— A modern family scene:
Grandpa: “Gather ’round, kids, and let me tell you about when we ate chickens that had bones.”
Grandkids: “Ewwww! Gross, Grandpa.”
This past week KFC introduced a new product, Original Recipe Boneless Chicken, that it touted as “revolutionary.”
It’s nothing of the sort, of course, because KFC and its fast food ilk have been proffering this stuff for years, or ever since the public decided it didn’t want its food to actually look like the animal parts from which it came.
Boneless chicken has long been a staple of 16-34 millennials — those raised on chicken strips and McNuggets and who think chicken isn’t bona fide if it’s bone-ified.
KFC’s new offering is essentially a larger version of its smaller boneless tidbit offerings, the difference being that the new stuff is the full-size white and dark old stuff, minus the skeletal stuff.
It took company food tinkerers two or three years to figure out how to do this, presumably in a manner that didn’t leave the birds’ pummeled parts looking like something the dog dragged in from the highway.
That wouldn’t be yummy. Then again, yummy is relative in the brave new world of Frankensteinian food engineering.
The best example of that may be the Popeyes chicken chain’s Rip’N Chick’n item — processed bonelessness fashioned into pull-apart finger shapes affixed to a base slab.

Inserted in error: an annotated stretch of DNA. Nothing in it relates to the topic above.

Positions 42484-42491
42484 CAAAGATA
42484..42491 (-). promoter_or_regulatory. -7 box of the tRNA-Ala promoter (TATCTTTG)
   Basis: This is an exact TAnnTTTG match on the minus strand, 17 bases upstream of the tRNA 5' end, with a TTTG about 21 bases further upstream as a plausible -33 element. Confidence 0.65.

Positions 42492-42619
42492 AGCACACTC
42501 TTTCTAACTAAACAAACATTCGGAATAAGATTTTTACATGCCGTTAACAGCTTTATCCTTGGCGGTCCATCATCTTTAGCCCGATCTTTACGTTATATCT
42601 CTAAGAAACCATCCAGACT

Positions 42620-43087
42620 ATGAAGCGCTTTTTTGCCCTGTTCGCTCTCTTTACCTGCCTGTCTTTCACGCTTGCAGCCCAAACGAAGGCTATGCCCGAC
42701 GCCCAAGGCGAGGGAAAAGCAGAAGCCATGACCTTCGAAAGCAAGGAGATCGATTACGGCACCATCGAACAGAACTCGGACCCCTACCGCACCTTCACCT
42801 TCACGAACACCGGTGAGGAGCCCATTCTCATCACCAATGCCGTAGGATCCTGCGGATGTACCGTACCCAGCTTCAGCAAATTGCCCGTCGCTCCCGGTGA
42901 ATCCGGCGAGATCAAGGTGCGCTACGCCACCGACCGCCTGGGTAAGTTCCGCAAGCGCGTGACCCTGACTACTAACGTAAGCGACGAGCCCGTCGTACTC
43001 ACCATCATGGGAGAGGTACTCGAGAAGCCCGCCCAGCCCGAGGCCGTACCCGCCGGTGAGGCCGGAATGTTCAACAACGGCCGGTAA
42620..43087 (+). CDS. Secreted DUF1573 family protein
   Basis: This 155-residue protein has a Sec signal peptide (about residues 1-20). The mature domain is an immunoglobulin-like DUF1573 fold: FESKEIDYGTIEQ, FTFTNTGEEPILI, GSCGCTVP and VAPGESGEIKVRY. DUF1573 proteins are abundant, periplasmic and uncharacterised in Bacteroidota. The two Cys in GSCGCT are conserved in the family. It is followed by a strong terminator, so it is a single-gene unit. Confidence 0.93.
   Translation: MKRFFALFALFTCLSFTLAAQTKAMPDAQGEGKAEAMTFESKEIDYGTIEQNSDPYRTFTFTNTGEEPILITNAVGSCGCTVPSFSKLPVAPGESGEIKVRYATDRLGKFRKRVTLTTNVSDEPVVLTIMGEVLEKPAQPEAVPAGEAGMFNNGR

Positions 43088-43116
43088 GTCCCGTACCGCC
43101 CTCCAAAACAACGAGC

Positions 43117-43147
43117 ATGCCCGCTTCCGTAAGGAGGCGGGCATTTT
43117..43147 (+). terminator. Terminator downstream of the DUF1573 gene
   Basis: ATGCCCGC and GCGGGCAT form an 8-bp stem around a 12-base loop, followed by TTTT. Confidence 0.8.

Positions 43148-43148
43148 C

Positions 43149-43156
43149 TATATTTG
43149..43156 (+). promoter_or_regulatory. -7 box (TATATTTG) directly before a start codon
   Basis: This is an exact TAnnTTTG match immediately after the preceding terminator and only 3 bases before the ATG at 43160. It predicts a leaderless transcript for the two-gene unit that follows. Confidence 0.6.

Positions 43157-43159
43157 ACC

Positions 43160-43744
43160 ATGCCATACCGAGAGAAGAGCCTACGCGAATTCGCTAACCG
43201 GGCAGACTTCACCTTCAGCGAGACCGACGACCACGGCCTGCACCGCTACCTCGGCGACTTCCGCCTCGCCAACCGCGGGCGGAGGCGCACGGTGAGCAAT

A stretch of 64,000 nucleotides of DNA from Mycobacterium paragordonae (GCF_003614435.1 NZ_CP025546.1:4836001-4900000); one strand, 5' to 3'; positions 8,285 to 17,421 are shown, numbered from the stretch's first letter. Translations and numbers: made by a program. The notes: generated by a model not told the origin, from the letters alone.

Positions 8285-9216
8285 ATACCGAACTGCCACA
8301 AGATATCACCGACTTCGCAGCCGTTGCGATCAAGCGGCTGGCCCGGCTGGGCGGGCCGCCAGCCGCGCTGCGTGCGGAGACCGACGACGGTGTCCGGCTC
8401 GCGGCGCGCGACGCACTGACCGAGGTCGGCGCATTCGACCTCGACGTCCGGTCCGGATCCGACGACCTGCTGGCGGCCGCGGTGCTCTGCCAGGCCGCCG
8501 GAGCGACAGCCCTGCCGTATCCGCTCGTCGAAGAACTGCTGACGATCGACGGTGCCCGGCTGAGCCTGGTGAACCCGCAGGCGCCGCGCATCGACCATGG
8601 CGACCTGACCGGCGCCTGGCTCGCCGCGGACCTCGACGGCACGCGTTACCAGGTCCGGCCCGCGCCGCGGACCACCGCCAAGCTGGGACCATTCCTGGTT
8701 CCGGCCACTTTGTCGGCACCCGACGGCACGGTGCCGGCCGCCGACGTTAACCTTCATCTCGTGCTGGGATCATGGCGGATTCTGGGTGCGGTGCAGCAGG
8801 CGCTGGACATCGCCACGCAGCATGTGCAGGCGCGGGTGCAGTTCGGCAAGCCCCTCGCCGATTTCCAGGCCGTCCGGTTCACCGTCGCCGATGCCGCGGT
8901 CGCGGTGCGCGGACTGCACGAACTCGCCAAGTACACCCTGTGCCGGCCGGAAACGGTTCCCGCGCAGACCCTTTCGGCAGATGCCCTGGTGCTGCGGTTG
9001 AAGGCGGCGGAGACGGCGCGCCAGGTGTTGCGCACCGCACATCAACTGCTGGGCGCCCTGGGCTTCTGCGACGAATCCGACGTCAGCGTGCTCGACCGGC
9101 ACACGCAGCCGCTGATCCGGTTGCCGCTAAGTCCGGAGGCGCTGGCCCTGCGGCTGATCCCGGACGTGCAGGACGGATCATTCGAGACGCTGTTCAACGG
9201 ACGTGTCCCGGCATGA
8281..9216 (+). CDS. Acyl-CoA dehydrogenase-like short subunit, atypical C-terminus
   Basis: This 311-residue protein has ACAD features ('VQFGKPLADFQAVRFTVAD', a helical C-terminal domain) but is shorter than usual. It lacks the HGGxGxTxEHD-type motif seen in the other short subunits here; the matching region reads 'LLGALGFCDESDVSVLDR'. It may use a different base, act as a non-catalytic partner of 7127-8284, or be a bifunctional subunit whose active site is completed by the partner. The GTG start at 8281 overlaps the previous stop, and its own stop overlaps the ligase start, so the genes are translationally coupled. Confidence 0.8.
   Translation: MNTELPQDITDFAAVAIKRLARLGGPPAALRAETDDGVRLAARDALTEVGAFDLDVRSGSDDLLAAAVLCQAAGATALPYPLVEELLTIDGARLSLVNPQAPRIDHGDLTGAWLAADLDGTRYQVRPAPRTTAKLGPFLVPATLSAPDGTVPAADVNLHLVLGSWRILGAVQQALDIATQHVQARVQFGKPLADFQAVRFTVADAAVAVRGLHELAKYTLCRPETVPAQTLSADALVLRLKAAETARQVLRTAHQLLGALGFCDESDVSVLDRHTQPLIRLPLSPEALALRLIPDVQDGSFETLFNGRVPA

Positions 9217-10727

That it resembles a deep-fried human hand is beside the point, I guess, because chicken has become the 800-pound gorilla on the meat front.
In 1970 we annually ate 26 pounds of chicken and 76 pounds of beef per capita. Now, more chicken than beef is consumed each year, albeit without the moisture- and flavor-enhancing qualities that bones can deliver.
Those machine-boned birds usually end up with less infrastructure than a Third World rope bridge.
The most laughable moment of KFC’s new boneless ballyhooing came when a corporate official said late Kentucky Fried Chicken founder Col. Harland Sanders would have been excited about the “new” product.
Actually, the perfectionist colonel was no fan of the company’s products after he sold the firm.
In 1975 he lamented that the gravy had become “wallpaper paste” augmented with “sludge.”
He also despised the introduction of “Extra Crispy” chicken, calling it “nothing but a damn fried doughball stuck on some chicken.”
As for his original-recipe chickens succumbing to the femur and sternum police, I suspect his revulsion for that would go bone-deep.
Brian Ojanpa is a Free Press staff writer. Call him at 344-6316 or email email@example.com.